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What are Microservices?

Microservices are an architectural approach to the development of applications that breaks a project up into smaller, more independent services that communicate with each other over APIs. Using microservices can speed up application development by reducing the complexity of each piece of the project. Individual microservices may be reused across multiple projects.

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Monolithic vs. Microservices Architecture

Historically, online applications used a monolithic architecture. With this approach to software development, all the processes within a project are tightly coupled together. A monolithic SaaS project might contain several components, including:

  • Web server and load balancer
  • User registration and management
  • Payment systems
  • CRUD systems for creating and displaying content
  • API endpoints for external use

The issue with monolithic architectures is that if the web application sees a surge in demand, the whole system must scale. In addition, as the codebase grows, making changes to it gets much harder. In the long term, this can create technical debt. If part of your codebase relies on old or outdated libraries or you'd like to move to a new framework for certain features, issues with other parts of the codebase may hold you back.

With microservices, each component is a standalone service. The user service is independent of the payment system, which is independent of the content system, and so on. The services do not share any code with each other. Rather, they communicate with each other over APIs.

Because each component is standalone, it's possible for them to be written in entirely different languages if desired. In addition, if one component fails, that doesn't necessarily have to bring down the entire application. Other aspects of the application that do not depend on that component can still function as normal.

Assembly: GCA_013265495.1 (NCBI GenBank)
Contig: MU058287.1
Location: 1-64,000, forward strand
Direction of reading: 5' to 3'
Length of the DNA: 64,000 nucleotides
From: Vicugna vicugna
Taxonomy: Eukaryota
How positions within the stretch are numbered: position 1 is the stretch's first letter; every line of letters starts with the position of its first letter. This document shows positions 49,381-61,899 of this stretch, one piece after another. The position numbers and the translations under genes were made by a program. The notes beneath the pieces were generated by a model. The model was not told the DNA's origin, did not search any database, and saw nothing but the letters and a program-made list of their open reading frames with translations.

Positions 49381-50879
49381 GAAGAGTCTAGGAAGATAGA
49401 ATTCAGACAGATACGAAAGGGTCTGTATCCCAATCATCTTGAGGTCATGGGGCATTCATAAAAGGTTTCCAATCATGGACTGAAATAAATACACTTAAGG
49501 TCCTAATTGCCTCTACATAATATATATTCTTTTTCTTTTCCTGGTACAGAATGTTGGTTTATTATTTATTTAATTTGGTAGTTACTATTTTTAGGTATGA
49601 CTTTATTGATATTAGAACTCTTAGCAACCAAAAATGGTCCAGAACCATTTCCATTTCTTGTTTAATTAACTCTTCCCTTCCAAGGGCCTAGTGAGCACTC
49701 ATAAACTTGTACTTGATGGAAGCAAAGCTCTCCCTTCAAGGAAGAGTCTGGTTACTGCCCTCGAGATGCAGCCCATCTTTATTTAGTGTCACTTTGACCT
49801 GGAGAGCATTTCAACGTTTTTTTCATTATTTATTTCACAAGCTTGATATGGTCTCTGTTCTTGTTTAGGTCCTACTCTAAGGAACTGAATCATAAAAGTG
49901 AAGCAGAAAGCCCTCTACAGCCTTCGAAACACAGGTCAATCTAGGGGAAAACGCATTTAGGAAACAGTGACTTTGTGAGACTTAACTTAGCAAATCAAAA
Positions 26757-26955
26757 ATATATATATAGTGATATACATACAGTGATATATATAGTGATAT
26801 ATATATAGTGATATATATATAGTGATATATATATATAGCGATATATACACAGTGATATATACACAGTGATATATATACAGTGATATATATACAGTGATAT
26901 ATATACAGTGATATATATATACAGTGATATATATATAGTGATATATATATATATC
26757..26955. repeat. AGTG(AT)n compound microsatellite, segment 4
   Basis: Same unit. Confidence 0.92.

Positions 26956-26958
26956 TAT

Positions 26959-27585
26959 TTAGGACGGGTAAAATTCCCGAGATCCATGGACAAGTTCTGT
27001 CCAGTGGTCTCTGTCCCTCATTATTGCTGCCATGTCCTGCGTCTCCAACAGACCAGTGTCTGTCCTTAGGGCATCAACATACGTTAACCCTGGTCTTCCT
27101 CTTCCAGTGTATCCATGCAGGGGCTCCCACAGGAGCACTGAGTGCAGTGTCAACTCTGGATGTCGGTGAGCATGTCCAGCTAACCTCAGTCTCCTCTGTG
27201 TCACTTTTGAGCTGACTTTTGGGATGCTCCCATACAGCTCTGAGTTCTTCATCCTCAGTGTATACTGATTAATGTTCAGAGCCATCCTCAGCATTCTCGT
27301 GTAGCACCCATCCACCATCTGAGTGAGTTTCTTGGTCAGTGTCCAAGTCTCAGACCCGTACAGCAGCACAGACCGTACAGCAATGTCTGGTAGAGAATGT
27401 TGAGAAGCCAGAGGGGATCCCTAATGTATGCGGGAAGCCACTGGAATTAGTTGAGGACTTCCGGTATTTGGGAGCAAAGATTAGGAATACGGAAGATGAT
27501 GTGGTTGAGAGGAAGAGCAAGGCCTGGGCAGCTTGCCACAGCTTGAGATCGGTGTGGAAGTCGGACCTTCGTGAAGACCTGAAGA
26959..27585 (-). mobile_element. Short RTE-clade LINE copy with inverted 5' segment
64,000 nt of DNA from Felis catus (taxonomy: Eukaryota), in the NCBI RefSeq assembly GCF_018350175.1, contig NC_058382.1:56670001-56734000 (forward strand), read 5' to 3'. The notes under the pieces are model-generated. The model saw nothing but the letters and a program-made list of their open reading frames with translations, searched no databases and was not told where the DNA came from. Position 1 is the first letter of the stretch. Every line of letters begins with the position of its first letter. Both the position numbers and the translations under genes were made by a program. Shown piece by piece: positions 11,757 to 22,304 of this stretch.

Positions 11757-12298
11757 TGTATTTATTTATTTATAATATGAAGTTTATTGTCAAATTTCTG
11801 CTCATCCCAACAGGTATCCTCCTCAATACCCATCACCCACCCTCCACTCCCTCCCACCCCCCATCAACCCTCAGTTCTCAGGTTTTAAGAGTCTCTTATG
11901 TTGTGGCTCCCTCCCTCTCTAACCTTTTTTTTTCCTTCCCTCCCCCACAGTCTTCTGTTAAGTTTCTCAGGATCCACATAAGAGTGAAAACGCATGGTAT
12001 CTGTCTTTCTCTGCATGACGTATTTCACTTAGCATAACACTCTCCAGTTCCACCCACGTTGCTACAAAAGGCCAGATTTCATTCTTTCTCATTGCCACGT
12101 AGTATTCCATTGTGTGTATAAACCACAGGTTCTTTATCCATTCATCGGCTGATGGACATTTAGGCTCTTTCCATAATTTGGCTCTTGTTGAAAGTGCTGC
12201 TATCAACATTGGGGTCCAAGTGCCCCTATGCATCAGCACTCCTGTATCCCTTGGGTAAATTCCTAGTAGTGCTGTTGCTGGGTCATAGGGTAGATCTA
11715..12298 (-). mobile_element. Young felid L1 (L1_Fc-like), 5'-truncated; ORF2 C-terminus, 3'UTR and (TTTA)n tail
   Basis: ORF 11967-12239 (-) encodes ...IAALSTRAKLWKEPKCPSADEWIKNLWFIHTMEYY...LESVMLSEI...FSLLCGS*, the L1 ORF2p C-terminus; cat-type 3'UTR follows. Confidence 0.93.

Service-oriented Architecture (SOA)  vs. Microservices Architecture

A service-oriented architecture is one where applications are broken down into modules. These modules have clearly defined roles and are smaller than monolithic applications, making SOA similar to the microservices approach. The key difference between SOA and microservices architectures is the scope of the architecture.

Modules built for SOA are shared and reused enterprise-wide. In contrast, microservices rely on modules that are designed to function independently. That's not to say that components written for a microservices architecture can't be reused, but the approach is different. For example, modules built for an SOA application may all share the same storage layer and communicate using the same enterprise storage bus (ESB). In a microservices environment, each service would have a separate API and may use its own storage.

Benefits of Microservices

Microservices have several advantages, especially when an application is designed from scratch to use this model.

  • Ease of development: Because microservices are small, standalone applications, each one can be developed by a separate team. Each microservice has a clearly defined purpose, making it easy to write tests for them. Troubleshooting microservices is usually easier than troubleshooting a monolithic application. In addition, it's possible to reuse existing microservices, speeding up development further as the project grows.